Central Europe leaders hold first face-to-face talks of virus crisis
Masks and gloves will be the order of the day when the prime ministers of four ex-communist countries on Thursday hold the first major face-to-face meeting of European leaders since the coronavirus crisis.
The Czech, Hungarian, Polish and Slovak leaders are due to discuss the EU’s 750-billion euro ($850-billion) post-virus recovery fund at the Czech Republic’s grand neo-Gothic Lednice chateau.
It is believed to be the first time more than two European leaders will have met in person following the lockdowns.
The prime ministers of the so-called Visegrad-four (V4) countries are seeking a joint stance on the massive fund ahead of a European Council summit on June 19, to be held via video conference.
Czech Prime Minister Andrej Babis, whose country holds the rotating V4 presidency, has voiced reservations over the plan, arguing that it favours members prone to racking up excessive debt like Italy or Spain.
“The recovery fund criteria are tailor-made for countries which have not been as responsible in terms of debt, budget discipline or unemployment,” Babis told reporters after talks with his more conciliatory Slovak counterpart Igor Matovic in Prague last week.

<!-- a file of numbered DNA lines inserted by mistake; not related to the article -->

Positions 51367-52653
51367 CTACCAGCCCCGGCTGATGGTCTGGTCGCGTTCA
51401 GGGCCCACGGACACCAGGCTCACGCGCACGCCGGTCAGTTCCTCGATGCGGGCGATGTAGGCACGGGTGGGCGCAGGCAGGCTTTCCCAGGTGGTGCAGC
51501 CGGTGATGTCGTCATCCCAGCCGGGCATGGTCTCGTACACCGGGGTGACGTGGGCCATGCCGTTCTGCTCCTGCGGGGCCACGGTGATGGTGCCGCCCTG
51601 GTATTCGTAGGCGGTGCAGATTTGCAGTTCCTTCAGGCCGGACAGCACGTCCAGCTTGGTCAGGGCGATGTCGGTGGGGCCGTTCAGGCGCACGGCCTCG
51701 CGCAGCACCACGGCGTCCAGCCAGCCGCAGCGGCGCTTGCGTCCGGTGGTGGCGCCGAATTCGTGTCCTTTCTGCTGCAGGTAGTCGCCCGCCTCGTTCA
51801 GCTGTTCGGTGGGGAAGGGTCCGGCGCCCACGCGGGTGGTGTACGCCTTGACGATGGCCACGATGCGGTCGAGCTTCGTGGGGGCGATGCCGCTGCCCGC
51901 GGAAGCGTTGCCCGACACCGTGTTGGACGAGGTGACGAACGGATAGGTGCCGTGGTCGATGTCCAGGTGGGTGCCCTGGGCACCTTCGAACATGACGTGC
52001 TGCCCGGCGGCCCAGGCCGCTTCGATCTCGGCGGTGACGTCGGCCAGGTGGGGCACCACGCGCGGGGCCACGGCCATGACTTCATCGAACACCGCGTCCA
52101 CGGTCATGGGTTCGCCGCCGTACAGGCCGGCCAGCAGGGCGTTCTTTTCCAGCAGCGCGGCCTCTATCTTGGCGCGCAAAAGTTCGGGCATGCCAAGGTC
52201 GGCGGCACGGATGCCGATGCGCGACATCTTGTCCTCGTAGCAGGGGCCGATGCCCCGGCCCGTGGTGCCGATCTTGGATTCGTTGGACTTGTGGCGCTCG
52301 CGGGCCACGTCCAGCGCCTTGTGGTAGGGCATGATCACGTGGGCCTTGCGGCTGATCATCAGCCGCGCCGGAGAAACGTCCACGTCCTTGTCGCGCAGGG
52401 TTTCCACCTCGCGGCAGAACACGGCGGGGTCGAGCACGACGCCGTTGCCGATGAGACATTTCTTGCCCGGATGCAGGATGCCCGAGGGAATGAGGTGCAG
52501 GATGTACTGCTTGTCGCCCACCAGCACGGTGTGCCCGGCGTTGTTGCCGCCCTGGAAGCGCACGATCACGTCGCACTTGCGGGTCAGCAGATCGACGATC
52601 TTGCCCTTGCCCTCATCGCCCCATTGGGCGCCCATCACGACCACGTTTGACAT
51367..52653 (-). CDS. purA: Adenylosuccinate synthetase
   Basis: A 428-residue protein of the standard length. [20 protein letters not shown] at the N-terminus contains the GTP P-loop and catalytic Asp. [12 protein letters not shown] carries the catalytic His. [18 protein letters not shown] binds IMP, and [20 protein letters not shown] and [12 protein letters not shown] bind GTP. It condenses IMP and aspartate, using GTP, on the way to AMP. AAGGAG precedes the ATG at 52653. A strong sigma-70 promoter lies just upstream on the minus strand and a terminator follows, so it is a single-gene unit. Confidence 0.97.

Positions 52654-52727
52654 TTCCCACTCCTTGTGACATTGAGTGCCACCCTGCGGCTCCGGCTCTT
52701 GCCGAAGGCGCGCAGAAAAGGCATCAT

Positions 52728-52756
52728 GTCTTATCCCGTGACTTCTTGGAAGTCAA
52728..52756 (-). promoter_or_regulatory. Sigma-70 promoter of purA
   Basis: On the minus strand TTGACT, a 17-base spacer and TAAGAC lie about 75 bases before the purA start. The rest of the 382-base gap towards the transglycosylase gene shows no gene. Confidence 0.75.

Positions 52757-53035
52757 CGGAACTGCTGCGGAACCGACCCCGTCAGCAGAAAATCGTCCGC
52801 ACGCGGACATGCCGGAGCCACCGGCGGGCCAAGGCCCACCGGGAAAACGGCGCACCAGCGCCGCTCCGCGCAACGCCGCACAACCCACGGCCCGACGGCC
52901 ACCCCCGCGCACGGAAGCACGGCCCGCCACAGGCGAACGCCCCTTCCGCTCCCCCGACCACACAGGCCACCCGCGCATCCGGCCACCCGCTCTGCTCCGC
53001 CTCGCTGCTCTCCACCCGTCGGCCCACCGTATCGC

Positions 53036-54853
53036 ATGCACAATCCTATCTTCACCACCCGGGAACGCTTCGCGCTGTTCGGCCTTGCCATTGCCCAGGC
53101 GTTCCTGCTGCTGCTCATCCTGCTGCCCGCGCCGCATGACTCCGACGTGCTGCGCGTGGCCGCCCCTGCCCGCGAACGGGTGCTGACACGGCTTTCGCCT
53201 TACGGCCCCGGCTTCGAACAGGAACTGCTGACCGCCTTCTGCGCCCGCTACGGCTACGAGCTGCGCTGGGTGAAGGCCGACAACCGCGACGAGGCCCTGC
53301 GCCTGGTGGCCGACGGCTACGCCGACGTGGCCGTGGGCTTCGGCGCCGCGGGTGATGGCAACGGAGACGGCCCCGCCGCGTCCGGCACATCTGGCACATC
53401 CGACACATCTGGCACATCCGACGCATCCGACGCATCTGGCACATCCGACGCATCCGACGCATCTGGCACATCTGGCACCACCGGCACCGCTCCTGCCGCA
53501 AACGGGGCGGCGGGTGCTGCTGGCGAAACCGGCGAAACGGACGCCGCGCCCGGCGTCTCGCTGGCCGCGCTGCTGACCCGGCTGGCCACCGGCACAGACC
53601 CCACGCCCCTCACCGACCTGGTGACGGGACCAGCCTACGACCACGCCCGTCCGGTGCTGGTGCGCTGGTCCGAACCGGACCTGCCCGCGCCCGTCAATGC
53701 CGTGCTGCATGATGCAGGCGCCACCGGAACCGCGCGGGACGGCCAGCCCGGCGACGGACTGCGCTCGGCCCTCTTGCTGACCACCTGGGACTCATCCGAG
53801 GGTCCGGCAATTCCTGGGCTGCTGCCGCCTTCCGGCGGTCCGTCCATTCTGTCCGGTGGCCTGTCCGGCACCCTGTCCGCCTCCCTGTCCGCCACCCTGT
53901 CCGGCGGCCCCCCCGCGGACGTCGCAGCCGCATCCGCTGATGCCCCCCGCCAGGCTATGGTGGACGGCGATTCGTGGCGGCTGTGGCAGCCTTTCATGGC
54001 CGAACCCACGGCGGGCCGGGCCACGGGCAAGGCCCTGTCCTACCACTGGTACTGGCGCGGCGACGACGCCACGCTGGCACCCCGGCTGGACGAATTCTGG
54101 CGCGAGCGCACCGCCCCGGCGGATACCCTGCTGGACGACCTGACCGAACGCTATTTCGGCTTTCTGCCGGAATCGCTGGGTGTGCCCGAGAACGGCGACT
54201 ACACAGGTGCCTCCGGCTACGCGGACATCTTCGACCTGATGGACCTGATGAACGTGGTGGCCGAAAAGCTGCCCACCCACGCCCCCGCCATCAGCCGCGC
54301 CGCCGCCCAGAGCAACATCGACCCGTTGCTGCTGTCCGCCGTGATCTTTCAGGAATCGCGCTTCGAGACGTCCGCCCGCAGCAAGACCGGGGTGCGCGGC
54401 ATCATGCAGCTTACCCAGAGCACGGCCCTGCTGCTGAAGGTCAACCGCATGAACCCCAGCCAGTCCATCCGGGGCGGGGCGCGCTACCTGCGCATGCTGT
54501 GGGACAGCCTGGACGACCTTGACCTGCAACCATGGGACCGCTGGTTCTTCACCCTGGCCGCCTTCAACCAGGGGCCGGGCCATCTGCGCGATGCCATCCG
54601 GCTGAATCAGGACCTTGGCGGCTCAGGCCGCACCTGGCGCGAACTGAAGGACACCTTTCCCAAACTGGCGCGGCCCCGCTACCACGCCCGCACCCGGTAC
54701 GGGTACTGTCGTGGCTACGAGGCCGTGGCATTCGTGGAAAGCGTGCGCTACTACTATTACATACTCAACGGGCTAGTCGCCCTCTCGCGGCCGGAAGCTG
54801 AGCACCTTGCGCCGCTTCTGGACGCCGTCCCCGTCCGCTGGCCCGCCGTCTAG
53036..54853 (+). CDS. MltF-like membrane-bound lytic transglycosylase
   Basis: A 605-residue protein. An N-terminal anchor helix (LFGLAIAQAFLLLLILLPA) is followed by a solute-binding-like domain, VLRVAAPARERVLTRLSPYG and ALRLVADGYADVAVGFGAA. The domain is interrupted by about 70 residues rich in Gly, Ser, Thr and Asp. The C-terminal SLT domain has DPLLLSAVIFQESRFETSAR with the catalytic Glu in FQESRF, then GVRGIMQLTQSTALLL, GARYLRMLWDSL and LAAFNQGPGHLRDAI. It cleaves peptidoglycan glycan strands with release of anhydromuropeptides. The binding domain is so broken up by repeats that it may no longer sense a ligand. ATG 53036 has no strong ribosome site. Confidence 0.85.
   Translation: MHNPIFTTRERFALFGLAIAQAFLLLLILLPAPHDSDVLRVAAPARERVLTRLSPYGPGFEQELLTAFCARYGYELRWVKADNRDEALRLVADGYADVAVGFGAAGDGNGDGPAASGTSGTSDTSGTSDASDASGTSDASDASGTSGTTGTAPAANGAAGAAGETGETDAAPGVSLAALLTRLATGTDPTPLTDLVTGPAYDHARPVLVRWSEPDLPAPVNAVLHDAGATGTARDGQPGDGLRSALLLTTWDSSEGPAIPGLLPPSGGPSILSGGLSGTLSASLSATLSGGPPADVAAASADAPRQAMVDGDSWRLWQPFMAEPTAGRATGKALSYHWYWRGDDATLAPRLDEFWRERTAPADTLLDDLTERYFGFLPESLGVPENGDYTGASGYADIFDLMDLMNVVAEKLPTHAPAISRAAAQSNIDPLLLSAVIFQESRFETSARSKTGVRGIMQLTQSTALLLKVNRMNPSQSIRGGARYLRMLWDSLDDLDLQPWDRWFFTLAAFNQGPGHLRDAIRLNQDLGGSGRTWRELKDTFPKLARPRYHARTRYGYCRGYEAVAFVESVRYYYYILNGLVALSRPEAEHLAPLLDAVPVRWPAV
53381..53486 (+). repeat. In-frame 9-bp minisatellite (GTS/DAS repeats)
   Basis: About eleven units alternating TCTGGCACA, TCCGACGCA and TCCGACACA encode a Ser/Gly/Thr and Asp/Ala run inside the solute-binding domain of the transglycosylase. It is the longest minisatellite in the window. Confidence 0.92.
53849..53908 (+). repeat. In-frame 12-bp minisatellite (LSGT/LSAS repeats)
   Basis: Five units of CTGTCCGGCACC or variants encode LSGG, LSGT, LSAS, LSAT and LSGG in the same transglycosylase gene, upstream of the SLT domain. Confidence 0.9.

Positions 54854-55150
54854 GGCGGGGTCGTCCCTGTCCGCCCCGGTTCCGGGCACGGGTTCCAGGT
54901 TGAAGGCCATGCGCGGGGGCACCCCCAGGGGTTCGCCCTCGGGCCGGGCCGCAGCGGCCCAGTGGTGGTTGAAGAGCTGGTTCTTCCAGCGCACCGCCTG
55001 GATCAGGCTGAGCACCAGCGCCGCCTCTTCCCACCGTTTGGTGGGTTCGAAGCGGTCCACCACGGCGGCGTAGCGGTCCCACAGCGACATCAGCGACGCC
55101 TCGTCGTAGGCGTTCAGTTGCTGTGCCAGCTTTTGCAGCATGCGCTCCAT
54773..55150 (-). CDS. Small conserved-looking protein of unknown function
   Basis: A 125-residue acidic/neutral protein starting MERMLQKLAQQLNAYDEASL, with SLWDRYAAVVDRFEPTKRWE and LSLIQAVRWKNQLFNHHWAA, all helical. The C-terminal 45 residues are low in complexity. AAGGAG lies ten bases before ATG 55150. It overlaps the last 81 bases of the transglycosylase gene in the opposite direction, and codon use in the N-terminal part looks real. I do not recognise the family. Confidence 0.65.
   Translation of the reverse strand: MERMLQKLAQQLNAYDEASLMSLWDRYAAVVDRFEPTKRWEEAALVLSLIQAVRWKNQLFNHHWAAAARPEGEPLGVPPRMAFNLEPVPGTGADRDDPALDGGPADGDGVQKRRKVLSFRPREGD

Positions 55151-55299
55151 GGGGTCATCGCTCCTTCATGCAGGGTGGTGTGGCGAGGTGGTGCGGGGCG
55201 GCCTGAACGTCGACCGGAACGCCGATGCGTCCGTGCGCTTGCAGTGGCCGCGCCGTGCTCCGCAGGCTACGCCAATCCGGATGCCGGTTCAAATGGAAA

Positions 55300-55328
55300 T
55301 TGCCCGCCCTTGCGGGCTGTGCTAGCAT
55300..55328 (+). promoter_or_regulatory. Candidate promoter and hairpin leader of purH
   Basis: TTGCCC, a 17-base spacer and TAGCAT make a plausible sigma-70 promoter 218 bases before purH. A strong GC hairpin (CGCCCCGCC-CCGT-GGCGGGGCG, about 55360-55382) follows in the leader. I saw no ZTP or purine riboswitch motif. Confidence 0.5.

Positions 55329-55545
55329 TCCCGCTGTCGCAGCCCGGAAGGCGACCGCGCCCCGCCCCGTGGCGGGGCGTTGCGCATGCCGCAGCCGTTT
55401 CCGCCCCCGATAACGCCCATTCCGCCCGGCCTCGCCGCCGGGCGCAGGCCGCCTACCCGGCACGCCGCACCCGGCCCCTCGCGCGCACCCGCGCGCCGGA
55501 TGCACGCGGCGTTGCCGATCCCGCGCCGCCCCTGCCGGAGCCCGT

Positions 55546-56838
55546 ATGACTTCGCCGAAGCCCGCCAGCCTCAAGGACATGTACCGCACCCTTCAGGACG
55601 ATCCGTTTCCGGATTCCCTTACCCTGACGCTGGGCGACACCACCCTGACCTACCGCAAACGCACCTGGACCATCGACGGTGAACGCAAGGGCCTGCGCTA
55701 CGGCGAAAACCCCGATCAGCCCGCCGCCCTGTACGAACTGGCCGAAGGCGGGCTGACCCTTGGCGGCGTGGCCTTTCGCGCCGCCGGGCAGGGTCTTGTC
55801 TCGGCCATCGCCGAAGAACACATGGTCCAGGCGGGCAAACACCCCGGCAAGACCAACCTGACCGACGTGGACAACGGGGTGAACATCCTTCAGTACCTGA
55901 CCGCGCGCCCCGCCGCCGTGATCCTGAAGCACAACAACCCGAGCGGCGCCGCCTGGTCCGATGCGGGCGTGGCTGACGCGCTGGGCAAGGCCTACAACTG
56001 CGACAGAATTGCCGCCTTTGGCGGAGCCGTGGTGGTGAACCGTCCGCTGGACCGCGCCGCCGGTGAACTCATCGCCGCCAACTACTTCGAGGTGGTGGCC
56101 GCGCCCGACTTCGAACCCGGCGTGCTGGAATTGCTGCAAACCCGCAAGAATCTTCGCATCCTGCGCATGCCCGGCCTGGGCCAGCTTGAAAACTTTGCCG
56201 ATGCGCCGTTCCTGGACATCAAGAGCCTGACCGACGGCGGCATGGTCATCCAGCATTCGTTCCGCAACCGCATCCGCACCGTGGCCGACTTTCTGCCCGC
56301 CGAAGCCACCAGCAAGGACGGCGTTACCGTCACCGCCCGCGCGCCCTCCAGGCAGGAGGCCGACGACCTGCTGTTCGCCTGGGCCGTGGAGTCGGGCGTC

With the exception of Poland, which has recently seen a spike in COVID-19 cases, the V4 countries did well in the battle against the virus with timely restrictions.
But Czech government spokeswoman Jana Adamcova told AFP the leaders will still have to observe the health rules.
“They will have to wear masks and observe the usual measures, just like everybody else,” she said.
“And they will have to keep the distance during the press conference.”
“I suppose they’ll wear gloves for the handshakes,” she added.
Journalists covering the event will also have to wear face masks. They will be served disinfectant alongside snacks.
– No to migrant quotas –
Other issues include the European Union budget for 2021-2027, the opening of borders and tourism, as well as migration.
Last week, the V4 interior ministers and their counterparts from the Baltics and Slovenia sent a joint letter to Brussels rejecting mandatory quotas for the distribution of migrants.
“We clearly said we are offering any kind of help in protecting the EU’s outer borders, but we fundamentally reject mandatory relocations,” Czech Interior Minister Jan Hamacek stressed.
He added Austria and Denmark had also joined the initiative, sending separate letters to Brussels as the EU commissioner for home affairs, Ylva Johansson, works on a new asylum and migration policy for the bloc.
“I’m glad that after the experience with the previous debate on quotas, we have put together a strong coalition of countries rejecting them,” Hamacek added.